Individuals who are minors (called "infants" under the
law) are frequently the beneficial owners of items of property,
including shares of companies. Often the registered ownership
is held in the name of a trustee or guardian, or by another
mechanism. What happens if it is desired, for some reason, to
have the infant become directly "registered" on the books
of the company as a shareholder?
There is nothing in the Business Corporations Act (BC) which
specifically prohibits an infant from becoming a registered owner
of shares of a company. The definitions of "shareholder"
and "registered owner" refer to "persons",
which category would include minors. However, there are a few
aspects of the status of "registered owner" of the shares
which may create some complications or risk, if this kind of
structure is desired.
Firstly, registered shareholders often need to enter into
contracts (such as shareholders agreements) or agree to waive
certain rights that arise in favour of registered owners of shares
(eg. dividend rights). Under the legislation governing
infants, there are some restrictions and risks on the general
enforceability of contracts, if those contracts are entered into by
infants. Risk averse organizations could adopt mechanisms to
address these concerns, such as arranging for guardian or personal
representative signatures when dealing with contract formalities,
but this may prove cumbersome and involve extra cost.
Secondly, as registered owners of shares infants would be
routinely exercising rights such as casting votes at shareholders
meetings or in written resolutions. It may be an open question
in British Columbia whether the infant could later purport to
refute a particular vote that they cast, or whether others could
challenge the adequacy of the corporate proceedings conducted in
reliance on the infant's exercise of registered ownership
rights. While the Business Corporations Act (BC) is silent on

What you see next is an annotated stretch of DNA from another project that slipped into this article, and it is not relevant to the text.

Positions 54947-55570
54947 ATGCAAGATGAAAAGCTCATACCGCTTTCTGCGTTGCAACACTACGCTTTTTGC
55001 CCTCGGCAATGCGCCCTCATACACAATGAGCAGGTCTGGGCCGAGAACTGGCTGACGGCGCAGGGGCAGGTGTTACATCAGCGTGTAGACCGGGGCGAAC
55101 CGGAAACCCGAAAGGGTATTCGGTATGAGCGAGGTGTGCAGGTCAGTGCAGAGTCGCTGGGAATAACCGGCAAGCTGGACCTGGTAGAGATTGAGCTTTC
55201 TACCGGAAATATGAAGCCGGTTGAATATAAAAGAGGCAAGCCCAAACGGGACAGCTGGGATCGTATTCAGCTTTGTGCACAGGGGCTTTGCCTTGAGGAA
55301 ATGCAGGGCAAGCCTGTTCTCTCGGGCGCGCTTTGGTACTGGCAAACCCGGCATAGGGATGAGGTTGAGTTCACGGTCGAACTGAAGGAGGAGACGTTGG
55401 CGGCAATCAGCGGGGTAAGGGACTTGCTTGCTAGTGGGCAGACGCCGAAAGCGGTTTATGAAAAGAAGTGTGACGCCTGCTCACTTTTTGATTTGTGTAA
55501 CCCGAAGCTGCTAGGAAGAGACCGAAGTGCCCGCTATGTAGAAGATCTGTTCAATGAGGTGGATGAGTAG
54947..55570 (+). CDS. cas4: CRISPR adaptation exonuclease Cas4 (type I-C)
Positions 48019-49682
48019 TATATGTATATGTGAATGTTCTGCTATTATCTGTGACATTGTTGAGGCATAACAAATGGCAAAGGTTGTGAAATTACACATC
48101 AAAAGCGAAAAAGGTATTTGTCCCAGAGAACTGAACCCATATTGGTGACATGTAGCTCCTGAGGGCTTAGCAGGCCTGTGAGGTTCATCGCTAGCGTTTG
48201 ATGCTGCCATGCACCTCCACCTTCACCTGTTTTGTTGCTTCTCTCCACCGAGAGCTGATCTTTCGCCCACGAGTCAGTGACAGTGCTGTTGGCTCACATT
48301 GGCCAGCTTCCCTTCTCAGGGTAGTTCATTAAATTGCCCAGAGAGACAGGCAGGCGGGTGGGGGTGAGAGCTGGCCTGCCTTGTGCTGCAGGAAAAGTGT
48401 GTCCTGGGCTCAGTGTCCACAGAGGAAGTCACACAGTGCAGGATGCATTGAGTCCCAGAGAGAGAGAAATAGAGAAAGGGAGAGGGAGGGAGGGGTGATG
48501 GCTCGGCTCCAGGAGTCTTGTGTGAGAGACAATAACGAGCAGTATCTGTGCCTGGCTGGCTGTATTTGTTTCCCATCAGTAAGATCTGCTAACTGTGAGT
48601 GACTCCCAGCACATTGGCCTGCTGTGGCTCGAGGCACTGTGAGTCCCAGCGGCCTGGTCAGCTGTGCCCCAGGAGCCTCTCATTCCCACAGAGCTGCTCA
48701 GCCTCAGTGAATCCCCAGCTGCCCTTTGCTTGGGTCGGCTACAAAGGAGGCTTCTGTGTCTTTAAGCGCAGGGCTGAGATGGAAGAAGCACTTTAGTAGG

this issue, many other corporate law statutes, including the Canada
Business Corporations Act (CBCA) remedy this concern directly.
Section 51(5) of the CBCA states:
"If a person who is less than 18 years of age exercises any
right of ownership in the securities of a corporation, no
subsequent repudiation or avoidance or, in Quebec, annulment or
reduction of obligations is effective against the
Since statutory provisions are principally interpreted as being
remedial, and the British Columbia legislation contains no
counterpart to provisions such as s. 51(5) of the CBCA, there may
be some risk of repudiation for governance proceedings of British
Columbia companies which involve infants as registered
The content of this article is intended to provide a general
guide to the subject matter. Specialist advice should be sought
about your specific circumstances.
Specific Questions relating to this article should be addressed directly to the author.
This article touches on some of the key types of businesses and explains what a might be the typical role of a lawyer in providing advice or assistance to you in setting up your business or in having others join you in your business.
An insider trading decision of the Alberta Securities Commission (the "Commission") released on April 10, 2013, provides a thoughtful and practical approach by a securities commission to its assessment of what constitutes a "material fact".